For years, Democrats envisioned a scenario where the legal troubles of Trump would spell the end of his political career, and his mug shot would be the symbol of his downfall. However, the reality has turned out quite differently.
The indictment, which seemed designed for maximum political damage, has inadvertently rallied not only the traditional supporters of Trump but has also galvanized black people who see parallels between his arrest and the mistreatment of their race within the criminal justice system. (Related: Never let a good crisis go to waste: Trump turns mug shot into a potent fundraising tool.)
The unexpected support began with people identifying themselves as "Blacks for Trump" and "Niggas for Trump" gathering near the Fulton County Jail. This was followed by scenes of black people lining the streets to cheer on the motorcade of Trump while chanting, "Free Trump!"
The groundswell of support was not limited to physical demonstrations but also extended to social media platforms, where hashtags like #Trump2024 gained traction within the African American community.
Based on the statements and social media posts of the black supporters of Trump, they believe in the idea that the experience of the former president with the justice system resonates with their own perceptions of racial bias and unfair treatment. Some blacks even believe that the booking made Trump more relatable.
"Trump is a brother now. I'm sorry, you go to jail in Zone 6 Atlanta, you a brotha." This sentiment has led to a sense of connection, with some believing that "every real nigga got to go to jail at least one time."
The support of the black community does not end on social media and in the streets. This hype is clearly backed by evidence from the comparison of recent polls and those from 2020 conducted by different organizations.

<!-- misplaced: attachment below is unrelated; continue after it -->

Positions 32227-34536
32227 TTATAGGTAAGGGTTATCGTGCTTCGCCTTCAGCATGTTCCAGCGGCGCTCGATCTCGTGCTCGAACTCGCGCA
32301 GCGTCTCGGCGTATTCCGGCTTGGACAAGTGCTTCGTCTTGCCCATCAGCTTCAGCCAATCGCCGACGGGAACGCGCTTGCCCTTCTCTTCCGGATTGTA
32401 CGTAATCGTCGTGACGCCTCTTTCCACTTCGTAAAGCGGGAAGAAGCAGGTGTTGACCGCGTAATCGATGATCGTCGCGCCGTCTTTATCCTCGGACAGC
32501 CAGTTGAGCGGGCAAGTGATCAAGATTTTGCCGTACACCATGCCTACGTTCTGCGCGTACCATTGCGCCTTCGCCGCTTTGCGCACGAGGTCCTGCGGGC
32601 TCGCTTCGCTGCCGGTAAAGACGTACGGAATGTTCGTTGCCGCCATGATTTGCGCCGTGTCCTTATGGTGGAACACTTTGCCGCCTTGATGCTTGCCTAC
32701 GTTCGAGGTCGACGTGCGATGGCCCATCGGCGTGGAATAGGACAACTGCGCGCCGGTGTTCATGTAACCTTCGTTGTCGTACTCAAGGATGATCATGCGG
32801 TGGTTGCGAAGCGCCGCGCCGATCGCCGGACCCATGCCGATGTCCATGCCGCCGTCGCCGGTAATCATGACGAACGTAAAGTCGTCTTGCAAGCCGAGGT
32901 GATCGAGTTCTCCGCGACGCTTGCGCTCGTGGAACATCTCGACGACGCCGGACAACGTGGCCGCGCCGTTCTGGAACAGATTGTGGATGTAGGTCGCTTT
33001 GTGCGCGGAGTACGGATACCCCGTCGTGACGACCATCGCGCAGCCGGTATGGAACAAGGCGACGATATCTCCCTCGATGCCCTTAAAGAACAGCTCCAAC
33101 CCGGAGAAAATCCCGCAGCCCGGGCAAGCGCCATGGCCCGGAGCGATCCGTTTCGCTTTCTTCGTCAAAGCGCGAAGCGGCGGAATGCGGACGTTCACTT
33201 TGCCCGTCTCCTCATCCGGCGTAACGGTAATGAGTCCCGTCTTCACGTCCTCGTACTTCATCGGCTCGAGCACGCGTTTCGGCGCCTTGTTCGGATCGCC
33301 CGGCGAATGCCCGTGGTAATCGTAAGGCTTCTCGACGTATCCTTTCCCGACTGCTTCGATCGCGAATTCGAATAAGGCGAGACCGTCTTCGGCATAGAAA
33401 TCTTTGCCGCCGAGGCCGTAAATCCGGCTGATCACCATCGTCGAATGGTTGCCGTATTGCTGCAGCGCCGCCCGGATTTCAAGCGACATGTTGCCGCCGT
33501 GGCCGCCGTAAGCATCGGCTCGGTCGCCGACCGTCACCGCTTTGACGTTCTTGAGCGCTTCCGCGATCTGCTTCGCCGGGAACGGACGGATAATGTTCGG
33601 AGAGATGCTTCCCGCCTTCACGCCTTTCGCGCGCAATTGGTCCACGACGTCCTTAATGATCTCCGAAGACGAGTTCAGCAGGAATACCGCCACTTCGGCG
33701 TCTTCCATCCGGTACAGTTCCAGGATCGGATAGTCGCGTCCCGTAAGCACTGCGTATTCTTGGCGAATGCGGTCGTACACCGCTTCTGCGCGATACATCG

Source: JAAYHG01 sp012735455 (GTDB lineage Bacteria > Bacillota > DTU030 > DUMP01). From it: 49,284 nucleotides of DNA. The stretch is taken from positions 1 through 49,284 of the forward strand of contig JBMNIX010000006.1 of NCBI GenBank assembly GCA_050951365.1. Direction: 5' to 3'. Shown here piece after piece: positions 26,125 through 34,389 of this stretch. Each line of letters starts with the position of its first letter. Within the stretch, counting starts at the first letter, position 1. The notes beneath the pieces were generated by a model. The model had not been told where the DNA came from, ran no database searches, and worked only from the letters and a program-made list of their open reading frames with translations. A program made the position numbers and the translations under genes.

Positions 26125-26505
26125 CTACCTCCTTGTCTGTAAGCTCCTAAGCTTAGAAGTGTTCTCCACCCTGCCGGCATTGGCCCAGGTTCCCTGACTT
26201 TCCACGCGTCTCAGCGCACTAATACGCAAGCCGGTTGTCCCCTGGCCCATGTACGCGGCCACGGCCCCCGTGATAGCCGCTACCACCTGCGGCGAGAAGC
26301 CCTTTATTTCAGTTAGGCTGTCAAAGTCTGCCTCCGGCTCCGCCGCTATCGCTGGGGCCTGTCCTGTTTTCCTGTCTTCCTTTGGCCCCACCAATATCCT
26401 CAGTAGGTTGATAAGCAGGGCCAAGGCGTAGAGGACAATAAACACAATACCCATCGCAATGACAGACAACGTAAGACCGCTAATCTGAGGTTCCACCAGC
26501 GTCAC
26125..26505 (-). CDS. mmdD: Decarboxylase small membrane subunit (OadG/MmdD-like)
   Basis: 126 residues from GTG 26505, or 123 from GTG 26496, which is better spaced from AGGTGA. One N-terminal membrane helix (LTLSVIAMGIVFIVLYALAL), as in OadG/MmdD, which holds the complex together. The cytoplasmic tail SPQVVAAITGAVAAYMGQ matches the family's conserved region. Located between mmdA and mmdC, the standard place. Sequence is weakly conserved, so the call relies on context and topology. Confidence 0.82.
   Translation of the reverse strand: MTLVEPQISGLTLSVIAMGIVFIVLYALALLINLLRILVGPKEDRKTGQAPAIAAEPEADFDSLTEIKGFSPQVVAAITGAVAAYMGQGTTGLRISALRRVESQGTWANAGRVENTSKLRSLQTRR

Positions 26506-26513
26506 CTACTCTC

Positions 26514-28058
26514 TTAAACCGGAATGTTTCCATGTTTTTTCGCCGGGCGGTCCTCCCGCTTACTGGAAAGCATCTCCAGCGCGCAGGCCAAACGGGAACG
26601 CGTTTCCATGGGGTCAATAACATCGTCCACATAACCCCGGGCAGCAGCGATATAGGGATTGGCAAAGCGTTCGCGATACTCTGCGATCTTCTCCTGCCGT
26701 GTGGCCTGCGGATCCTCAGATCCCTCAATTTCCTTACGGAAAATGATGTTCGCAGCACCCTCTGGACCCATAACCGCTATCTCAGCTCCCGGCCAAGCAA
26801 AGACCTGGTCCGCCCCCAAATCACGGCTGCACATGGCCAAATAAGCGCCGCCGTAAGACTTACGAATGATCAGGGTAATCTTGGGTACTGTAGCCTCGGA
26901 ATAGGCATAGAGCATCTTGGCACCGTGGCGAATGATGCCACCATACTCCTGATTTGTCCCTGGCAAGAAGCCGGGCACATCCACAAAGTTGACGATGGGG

Back in the 2020 elections, Trump only secured 12 percent of the black vote compared to the overwhelming 87 percent vote of President Joe Biden. However, a series of national polls conducted this month revealed a drastic change, with Trump's support increasing among black voters and Biden's shrinking.
For instance, in the Fox News poll conducted from August 11-14, only 61 percent of black voters supported Biden, while 20 percent backed Trump.
Similarly, a Quinnipiac University national poll released on August 16 showed a diminished 73 percent of black voter support for Biden while Trump enjoyed a 20 percent backing. These figures have been mirrored in other polls, signaling a remarkable shift in public sentiment.
Now, the sudden surge of Trump's popularity among black voters has led to mixed reactions across the political spectrum. Many liberals, who initially greeted the release of the mug shot with excitement, are now grappling with what some are calling an "enormity of their error."
Even political experts and prominent media personalities stated that even a modest increase in support from the black community could potentially sway the outcome of the election.
Megan Garber, a staff writer for the Atlantic, wrote in her article, "The Mugshot is a Warning," that the photo was "supposed to be an exercise in humility." She wrote: "In the portrait – it is a portrait, in the end – Trump glares directly into the camera. He seethes. He glowers. He turns in a studied performance. Photos like this are typically exercises in enforced humility. Trump's is a display of ongoing power. He treats his mug shot as our menace."
Similarly, Stephen Collinson, a reporter for CNN Politics, wrote in his analysis that the ability of Trump to leverage every aspect of his legal struggles fuels his political appeal. Collinson claimed that Trump could turn his legal woes into power and proved it when the former president immediately shared his booking photo on his Truth Social network to re-engage his social media followers.
"For any other politician, a mugshot would be the end. For Trump, it's a springboard," Collinson stated.
Learn more about the political persecution of Trump at Trump.news.
Watch this episode of "Brighteon Broadcast News" as Mike Adams, the Health Ranger, discusses Trump's indictment and his defiance against tyranny.